The International Seafarers’ Welfare and Assistance Network (ISWAN), and the International Christian Maritime Association (ICMA), with their respective memberships of concerned shipping companies and seafarers’ ministries in Europe, Africa, Asia, and the Americas, encourage governments and the maritime industry to continue to work together to facilitate crew changes for seafarers around the world. Seafarers are integral to the world economy and should be considered essential workers by all governments.
Continued need for repatriation from contracts
Thousands of seafarers have told ISWAN and ICMA’s members that the continued delays in their repatriation are increasing the pressure on them and their crewmates and causing them both physical and mental exhaustion. These seafarers have been put in danger and they need to get home without delay.
Since March 2020, most seafarers’ welfare centres around the world have been closed. Though some seafarers’ centres have since reopened – following hygienic guidelines and with limited services – many ministries in the meantime have provided services to the gangway of ships only, delivering SIM cards and care packages or taking special orders for shopping. One chaplain in the Port of Montreal, Canada delivered 120 full-size bags (28+kg) of crisps to one vessel. A ship visitor in Southampton, England made a special run to the market for toothpaste, toothbrushes, shampoo, and chocolate, as the crew had run out of these necessities in the course of their three additional months on board. In Brisbane, Australia a Catholic chaplain held mass from the dock for the crew of a ship whose captain had passed away en route from Noumea, New Caledonia.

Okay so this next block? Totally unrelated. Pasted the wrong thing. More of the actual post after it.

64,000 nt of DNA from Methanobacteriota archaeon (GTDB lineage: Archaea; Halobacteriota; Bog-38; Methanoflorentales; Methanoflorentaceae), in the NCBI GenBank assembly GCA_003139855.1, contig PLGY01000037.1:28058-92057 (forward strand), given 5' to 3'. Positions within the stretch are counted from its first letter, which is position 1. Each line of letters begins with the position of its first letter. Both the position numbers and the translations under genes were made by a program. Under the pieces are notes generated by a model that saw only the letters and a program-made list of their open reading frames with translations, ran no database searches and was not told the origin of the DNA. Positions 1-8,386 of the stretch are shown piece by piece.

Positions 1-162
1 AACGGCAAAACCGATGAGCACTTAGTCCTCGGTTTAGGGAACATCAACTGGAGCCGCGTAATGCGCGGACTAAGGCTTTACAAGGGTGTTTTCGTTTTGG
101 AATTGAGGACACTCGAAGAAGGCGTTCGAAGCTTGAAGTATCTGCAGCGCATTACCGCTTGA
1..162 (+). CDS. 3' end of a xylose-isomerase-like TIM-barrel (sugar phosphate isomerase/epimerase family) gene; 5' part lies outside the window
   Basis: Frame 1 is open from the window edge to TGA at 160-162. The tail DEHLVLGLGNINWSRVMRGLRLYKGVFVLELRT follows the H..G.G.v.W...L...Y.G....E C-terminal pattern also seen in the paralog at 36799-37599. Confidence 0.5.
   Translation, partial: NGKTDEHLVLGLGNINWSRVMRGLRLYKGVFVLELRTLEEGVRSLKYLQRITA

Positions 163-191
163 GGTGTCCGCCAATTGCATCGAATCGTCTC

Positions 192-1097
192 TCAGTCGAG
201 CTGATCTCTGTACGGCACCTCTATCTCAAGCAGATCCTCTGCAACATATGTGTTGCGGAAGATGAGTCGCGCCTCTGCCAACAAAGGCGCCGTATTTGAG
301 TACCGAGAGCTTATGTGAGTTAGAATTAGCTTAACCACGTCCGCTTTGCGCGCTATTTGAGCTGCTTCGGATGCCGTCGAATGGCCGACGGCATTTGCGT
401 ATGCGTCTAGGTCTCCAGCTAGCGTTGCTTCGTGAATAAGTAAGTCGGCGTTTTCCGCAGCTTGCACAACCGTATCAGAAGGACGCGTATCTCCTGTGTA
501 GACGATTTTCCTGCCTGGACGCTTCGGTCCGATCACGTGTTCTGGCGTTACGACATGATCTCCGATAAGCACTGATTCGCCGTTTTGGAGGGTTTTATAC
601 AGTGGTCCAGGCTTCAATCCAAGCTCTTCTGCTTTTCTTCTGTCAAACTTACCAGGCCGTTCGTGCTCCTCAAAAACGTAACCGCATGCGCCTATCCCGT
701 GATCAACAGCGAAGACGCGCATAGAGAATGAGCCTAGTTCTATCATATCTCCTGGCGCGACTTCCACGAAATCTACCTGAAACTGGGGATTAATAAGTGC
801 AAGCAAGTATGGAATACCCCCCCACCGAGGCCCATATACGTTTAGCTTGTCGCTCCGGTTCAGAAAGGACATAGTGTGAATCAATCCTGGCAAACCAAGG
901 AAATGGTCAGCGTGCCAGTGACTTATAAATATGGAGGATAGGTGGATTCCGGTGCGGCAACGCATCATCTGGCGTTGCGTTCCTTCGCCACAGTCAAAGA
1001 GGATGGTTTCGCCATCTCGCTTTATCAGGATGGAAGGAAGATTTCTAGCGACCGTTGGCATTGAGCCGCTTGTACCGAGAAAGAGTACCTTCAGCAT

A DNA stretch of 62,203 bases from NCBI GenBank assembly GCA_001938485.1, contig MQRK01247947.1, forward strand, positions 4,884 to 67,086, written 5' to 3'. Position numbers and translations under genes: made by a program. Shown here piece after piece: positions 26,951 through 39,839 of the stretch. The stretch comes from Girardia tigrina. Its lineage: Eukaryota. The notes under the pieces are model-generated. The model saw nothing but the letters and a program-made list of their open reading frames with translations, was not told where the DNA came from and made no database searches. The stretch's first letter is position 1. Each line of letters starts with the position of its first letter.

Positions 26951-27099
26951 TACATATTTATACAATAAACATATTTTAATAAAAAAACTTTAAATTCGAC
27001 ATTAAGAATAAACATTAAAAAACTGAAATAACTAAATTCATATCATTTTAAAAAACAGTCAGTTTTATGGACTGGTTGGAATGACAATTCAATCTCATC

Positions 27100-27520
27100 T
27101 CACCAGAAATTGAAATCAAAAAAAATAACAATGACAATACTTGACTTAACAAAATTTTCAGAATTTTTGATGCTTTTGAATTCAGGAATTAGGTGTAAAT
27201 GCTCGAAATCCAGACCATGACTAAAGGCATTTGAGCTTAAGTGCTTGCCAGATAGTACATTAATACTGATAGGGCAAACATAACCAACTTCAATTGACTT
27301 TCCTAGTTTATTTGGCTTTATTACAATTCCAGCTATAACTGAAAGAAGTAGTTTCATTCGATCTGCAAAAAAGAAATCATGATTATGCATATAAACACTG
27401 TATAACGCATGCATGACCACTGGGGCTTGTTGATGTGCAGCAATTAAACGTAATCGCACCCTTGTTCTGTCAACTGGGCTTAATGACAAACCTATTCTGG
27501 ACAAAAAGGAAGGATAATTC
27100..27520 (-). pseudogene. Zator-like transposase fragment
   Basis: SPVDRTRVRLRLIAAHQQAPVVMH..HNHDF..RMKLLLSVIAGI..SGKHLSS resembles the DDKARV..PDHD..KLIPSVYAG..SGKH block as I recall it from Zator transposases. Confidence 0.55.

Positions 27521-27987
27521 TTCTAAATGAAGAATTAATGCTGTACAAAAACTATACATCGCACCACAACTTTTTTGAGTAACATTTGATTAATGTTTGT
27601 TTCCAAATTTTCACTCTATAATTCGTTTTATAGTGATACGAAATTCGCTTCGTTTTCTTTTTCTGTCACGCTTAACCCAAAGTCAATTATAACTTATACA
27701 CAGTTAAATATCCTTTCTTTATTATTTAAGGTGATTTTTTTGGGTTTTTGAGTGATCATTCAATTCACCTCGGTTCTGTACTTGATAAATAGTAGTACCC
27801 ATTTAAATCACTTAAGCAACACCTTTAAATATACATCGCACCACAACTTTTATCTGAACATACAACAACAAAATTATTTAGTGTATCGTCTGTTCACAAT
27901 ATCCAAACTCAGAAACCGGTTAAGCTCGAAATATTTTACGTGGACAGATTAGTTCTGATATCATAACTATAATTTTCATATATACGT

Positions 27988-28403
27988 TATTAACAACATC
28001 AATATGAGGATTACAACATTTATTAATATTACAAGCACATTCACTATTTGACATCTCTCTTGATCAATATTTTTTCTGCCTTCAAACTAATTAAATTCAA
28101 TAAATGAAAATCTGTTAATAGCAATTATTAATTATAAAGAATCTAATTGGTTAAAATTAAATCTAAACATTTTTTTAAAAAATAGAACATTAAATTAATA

ISWAN’s SeafarerHelp helpline has received a record number of calls from seafarers in the past months. In the past month, 1,553 cases were handled by the SeafarerHelp staff. Of those cases, more than 25% had to do with repatriation difficulties.
ISWAN Executive Director Roger Harris notes: ‘Seafarers are becoming increasingly frustrated and exhausted. Many companies, unions, and organisations are working hard to facilitate crew change. However, it needs the strong political will of governments around the world to ensure that crew changes happen without delay.’
The numbers at SeafarerHelp are mirrored on ICMA and the Mission to Seafarers’ Chat to a Chaplain helpline. Seafarers are asking chaplains about how to manage the stress of delays in repatriation, as are their families.
Emergent need for support at home
A different but equally grave concern is looming on the horizon: job insecurity for seafarers. Many seafarers have contacted ISWAN and ICMA helplines worried about how to find a new contract. ISWAN reported more than 559 seafarers who contacted them in the past month seeking financial assistance. Indeed, Stella Maris’ research suggests that financial and job insecurity has become as challenging for seafarers as is repatriation.
ICMA General Secretary Dr. Jason Zuidema, remarks, ‘Many seafarers are not just at sea to support themselves, but for the benefit of their family, sometimes even an extended family. So, the delay in getting a new contract does not just impact the seafarer, but a much larger group. All of us – ministries, employers, training schools, governments, unions, churches – need to be in solidarity with seafarers and their families at this time to help them navigate these very difficult problems and find solutions.’
Our renewed call
Throughout the crisis, ISWAN and ICMA have been in close contact with the maritime industry associations, maritime labour colleagues, and representatives of the United Nations. Whenever positive steps forward have been seen, they have been results of working together. As welfare organisations, ISWAN, ICMA, and its members remain committed to working together with all to help seafarers and their families get through this difficult period.